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A Victorian Theater Frozen in Time Crowdfunds Its Reopening

Alexandra Palace
The abandoned theater at Alexandra Palace in London (photo by Miles Willis, courtesy Alexandra Palace) (click to enlarge)

A 19th-century theater that’s been disused for over 80 years is preparing to reopen in London. Located in Alexandra Palace, the theater is part of a greater East Wing Restoration Project, which also encompasses the historic BBC Studios, home of the first television broadcast. Ally Pally, as the complex is nicknamed, recently launched a crowdfunding campaign to complete the restoration of the theater by 2018.

Stenciled fleur-de-lis dot the ceiling of the theater, which was designed with a capacity of 3,000. It opened with the rest of second Alexandra Palace in 1875 (the first version of the palace burned down in 1873) and hosted opulent spectacles, performances, and eventually films in its grand hall. However, its role changed during the 20th century, as Belgian refugees and German and Austrian internees were held there in World War I and refugees again in World War II. During the latter, its huge transmitter tower was also turned into a decoy to divert enemy aircraft. Decades later, in 1980, a fire interrupted plans for restoration.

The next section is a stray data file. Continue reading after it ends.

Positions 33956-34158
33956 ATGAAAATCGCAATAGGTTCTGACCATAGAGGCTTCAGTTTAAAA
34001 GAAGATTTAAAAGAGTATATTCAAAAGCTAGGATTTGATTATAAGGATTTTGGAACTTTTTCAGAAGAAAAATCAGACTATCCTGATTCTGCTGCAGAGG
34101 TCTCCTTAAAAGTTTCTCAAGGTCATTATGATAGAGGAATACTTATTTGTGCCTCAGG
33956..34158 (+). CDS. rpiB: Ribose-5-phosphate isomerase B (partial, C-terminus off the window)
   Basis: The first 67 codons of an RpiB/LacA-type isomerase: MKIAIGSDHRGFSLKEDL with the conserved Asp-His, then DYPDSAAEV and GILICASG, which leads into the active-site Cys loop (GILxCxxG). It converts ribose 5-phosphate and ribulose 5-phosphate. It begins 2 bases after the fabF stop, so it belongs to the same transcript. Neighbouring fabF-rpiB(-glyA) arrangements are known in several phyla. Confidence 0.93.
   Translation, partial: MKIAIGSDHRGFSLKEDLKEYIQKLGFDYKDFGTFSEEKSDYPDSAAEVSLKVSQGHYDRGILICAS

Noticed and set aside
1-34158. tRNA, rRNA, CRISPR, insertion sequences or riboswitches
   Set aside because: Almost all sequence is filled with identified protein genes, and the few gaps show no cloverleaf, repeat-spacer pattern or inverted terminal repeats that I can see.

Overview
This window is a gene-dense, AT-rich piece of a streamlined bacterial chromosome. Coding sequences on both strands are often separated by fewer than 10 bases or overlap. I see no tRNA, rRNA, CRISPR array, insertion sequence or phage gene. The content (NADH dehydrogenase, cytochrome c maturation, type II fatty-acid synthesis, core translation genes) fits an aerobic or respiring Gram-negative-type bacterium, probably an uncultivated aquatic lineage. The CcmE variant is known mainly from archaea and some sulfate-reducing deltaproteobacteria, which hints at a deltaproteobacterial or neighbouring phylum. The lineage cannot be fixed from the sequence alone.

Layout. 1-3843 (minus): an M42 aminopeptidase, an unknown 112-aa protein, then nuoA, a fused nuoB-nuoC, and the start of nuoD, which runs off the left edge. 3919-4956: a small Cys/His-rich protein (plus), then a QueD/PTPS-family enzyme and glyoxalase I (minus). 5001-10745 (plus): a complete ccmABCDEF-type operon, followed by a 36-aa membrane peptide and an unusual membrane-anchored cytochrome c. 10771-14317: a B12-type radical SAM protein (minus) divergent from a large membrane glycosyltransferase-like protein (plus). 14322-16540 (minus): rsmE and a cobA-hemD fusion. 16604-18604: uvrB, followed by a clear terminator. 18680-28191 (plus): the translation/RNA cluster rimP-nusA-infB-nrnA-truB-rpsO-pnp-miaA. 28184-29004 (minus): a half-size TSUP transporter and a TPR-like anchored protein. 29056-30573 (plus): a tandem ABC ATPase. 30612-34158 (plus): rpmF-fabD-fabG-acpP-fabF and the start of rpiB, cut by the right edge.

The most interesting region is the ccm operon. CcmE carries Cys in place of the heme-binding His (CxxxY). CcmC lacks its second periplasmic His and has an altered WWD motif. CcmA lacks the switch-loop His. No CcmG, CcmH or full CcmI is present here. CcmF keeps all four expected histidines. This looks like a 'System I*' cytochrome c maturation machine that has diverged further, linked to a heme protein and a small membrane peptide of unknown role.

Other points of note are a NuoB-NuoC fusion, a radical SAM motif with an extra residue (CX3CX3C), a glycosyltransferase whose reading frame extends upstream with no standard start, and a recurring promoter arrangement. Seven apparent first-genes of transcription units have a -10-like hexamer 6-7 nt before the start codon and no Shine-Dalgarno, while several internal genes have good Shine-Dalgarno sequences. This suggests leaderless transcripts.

Alexandra Palace
The exterior of Alexandra Palace in London (photo by Jim Linwood/Flickr)
Alexandra Palace
George Kenner, “Sunday Divine Service in the Theatre Hall of Alexandra Palace” (1916) (image via Imperial War Museums/Wikimedia)

Today the theater still looks much as it did in the 19th century, barely touched by time aside from the wear to its furnishings and decor. Visitors have been let in periodically during Open House London, and the Guardian has a photo essay from 2014 showing it in all its decayed splendor, from 1901 projection box to tattered stage curtain. (For a more illicit exploration, Darmon Richter of the Bohemian Blog has a chronicle of a journey from the theater to Ally Pally’s domed rooftop.) The palace now hosts concerts and has a popular ice skating ring, even though 40% of the building of is in a derelict state.

The East Wing already has £18.8m ($24.7m) of support from the Heritage Lottery Fund and £6.8m ($8.9m) from Haringey council; the current crowdfunding campaign is aimed at raising another £1m ($1.3m) to complete the project. When it opened, the Victorian entertainment center was nicknamed the “People’s Palace,” and the hope is to engage the public once more by making this atmospheric north London venue accessible again.

The abandoned theater at Alexandra Palace in London (photo by Oliver Mallich/Flickr)
The abandoned theater at Alexandra Palace in London (photo by Oliver Mallich/Flickr) (click to enlarge)
Alexandra Palace
The abandoned theater at Alexandra Palace in London (photo by Miles Willis, courtesy Alexandra Palace) (click to enlarge)

The Alexandra Palace is currently fundraising for its East Wing Restoration Project online.

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